“And if you need anything, my door is always open.”
Great bosses (or those who want to be great bosses) will often say something like this to new hires, who may or may not take them up on it. Depending on the actual culture of an organization – if they get penalized for even simple mistakes, for instance, or aren’t encouraged to experiment and take risks – employees might conclude that what the boss doesn’t know won’t hurt him (or them).
Even in a more healthy work environment, the open door policy of senior leaders might still seem like more of a one-way conversation. Staff might see walking into the boss’ office as a time to reveal what’s going on in their day, with little insight back about how the boss is working through their own challenges. There’s also only so much time a boss can spend sitting around waiting for a team member to walk through that open door. They’re most likely also dealing with customer issues, suppliers and various other stakeholders that will take them far beyond the office on any given day.
Strong communication and insight from the top is helpful in any kind of company, but it may be particularly important within small and medium-sized businesses (SMBs). Those who are trying to lead and grow an SMB can only wear so many hats, and they need to train and develop those around them to take on more responsibility and accountability for everything from sales to customer service. On the flip side, life at an SMB is often so fast-paced that it's unlikely the majority of employees will be able to “job shadow” the boss and see for themselves what it takes to think through some of the most critical business decisions.
Promising to keep your door open, however, should be seen as more of a metaphor for the kind of openness and transparency great leaders want to bring to their organization. They’re trying to suggest that employees collaborate with them wherever necessary. They may be willing to offer a glimpse into the SMB’s bigger picture, even if employees don’t have the courage to ask the deep questions.
When companies talk about the idea of transparency externally, they’re usually making a commitment to being more communicative about the way they make their products, their policies and other things that might change the way their customers think of them. Starting with a move towards greater transparency internally, however, may lay the groundwork for better productivity, collaboration and ultimately better results for an SMB. Bringing that same kind of transparency to the outside world will then reflect the early efforts the boss decided to make.
How do you balance between being more transparent and not losing time that you need to focus on the business itself, you ask? Read on – it’s not as hard as it might sound.
Besides the public-facing blogs that many companies (like this one) publish to customers and prospects, many organizations created internal, employee-oriented blogs where the CEO or other senior leaders provide high-level guidance and updates. This was, in many ways, just a digital evolution of the manager memos that were once printed on paper and dropped off in employee’s mailboxes. The biggest challenge for “boss bloggers” is coming up with something to write about.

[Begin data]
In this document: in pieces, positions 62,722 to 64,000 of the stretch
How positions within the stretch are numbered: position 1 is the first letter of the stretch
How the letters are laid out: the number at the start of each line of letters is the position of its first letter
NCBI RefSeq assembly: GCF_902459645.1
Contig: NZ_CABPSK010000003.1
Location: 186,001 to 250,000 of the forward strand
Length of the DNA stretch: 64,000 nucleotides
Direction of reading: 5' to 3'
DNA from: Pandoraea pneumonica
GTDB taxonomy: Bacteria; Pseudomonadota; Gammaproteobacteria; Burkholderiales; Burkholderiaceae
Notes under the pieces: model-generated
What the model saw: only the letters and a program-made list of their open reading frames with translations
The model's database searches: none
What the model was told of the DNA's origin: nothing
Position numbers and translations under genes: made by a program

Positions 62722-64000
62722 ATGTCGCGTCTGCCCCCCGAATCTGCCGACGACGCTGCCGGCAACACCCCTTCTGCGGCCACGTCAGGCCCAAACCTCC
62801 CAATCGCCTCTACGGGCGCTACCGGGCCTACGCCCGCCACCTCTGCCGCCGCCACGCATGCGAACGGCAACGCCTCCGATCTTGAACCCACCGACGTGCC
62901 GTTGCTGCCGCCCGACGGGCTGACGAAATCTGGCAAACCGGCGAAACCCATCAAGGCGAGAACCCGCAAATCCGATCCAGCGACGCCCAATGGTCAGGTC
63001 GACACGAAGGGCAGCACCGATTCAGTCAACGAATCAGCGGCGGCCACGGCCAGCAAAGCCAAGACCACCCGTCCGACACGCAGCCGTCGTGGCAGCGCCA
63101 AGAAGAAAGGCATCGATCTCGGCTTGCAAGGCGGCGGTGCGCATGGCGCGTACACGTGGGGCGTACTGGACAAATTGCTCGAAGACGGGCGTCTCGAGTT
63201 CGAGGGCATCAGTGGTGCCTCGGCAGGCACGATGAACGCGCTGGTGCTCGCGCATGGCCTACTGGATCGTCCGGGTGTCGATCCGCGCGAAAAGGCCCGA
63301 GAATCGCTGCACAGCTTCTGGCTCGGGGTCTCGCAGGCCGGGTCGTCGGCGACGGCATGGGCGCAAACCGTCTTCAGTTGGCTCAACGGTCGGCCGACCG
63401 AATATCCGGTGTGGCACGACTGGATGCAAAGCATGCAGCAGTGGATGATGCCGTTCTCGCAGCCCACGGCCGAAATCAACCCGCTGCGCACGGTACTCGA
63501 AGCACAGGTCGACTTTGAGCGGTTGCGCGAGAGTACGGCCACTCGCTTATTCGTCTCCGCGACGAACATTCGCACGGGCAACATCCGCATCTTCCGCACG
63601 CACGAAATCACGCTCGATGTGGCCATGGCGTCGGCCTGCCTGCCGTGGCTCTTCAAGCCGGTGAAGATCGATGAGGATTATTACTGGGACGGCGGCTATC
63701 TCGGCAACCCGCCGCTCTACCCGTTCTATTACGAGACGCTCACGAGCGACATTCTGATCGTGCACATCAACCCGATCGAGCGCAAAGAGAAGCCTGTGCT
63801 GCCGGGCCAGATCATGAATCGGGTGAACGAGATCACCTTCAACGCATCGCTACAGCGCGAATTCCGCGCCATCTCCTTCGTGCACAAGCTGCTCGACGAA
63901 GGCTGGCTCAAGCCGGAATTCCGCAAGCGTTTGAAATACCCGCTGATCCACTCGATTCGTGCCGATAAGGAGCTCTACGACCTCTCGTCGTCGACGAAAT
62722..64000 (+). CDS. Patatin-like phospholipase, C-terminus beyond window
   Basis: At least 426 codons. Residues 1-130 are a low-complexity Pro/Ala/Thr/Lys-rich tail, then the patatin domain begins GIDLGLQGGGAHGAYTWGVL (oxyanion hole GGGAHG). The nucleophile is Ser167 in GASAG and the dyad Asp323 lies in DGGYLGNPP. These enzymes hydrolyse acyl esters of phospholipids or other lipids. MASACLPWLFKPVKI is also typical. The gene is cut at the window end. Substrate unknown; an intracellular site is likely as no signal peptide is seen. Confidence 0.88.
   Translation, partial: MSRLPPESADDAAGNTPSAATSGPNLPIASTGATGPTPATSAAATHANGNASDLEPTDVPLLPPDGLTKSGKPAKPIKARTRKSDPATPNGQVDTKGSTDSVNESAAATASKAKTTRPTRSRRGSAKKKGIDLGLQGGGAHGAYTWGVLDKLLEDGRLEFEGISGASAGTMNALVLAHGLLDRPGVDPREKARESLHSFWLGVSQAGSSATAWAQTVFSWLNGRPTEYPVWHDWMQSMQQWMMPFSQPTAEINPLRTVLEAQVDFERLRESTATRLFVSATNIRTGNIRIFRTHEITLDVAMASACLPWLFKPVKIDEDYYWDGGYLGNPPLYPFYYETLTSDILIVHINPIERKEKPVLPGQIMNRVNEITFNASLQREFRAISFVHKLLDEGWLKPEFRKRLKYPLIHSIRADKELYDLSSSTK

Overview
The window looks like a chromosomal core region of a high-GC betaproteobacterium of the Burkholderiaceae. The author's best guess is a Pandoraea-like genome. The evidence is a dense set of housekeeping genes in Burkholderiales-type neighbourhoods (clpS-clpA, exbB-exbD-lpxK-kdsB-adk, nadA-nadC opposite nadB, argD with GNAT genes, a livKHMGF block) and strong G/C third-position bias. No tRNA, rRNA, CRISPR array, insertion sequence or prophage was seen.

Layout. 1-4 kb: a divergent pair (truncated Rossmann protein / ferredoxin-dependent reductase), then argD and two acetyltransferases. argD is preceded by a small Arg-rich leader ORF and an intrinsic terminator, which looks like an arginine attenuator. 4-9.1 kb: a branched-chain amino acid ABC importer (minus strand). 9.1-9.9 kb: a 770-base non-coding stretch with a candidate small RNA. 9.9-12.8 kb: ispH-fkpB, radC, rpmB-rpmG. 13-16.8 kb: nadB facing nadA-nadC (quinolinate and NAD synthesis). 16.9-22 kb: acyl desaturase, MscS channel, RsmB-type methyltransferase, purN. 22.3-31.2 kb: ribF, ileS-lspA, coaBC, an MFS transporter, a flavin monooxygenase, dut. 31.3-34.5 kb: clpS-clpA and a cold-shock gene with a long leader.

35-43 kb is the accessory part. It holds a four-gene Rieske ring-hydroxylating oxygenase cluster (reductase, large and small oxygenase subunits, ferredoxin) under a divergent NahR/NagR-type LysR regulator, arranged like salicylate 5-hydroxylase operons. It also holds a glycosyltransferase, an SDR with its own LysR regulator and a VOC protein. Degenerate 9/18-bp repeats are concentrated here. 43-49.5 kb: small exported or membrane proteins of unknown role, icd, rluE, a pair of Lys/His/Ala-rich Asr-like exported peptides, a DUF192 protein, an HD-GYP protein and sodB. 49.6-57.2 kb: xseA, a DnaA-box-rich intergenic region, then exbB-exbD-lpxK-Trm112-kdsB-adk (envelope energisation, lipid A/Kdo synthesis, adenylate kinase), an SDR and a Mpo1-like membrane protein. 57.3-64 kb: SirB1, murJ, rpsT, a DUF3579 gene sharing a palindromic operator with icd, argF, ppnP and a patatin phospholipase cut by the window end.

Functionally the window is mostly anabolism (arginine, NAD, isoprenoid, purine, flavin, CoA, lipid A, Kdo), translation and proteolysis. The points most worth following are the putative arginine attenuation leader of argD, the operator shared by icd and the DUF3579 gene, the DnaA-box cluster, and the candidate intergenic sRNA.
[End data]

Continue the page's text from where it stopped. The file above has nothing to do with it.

SMB owners can start a journey towards greater transparency by simply passing along the wisdom they’re gaining from all the various sources they turn to for education and inspiration. Here are some examples you could draw upon every week:
Not all employees get their own weekly check-in or touchpoint with the boss, which means they may not be sure how you’re spending your time. Sharing your schedule might seem a bit scary at first, but there are many ways to communicate your whereabouts and your availability, whether it’s using a traditional calendar or internal social networking tools. If you have personal things to take care of, or something confidential, just mark that time off as “busy.”
For the rest of your calendar, though, the details of various appointments may give the team a better sense of how your use of data is driving the organization’s success. A series of meetings with a big new prospect, for instance, might reinforce the value of inputting data into tools like Sales Cloud. Same goes for attending trade shows, conferences and other events. When meetings are booked with customers soon after those gatherings, it won’t be hard for employees to make the link between CRM and the company’s good fortune.
Transparency means you’re not hiding challenges or failures under the rug but bringing them to light to the world can see how you’re dealing with them and learning from them. Social media has made this almost mandatory for many kinds of companies, since customers can now use services like Twitter and Facebook to issue their questions and complaints.
SMB owners may not be directly involved in every service issue, but they can comment about the progress being made in a way that’s helpful to employees who follow them on social media. This includes:
The most transparent bosses demonstrate a powerful combination of humility and confidence that sets the example for everyone else in the organization to follow. It’s an attitude that goes way beyond leaving your door open – it’s opening up about how you work and inviting others to work alongside you in the same way.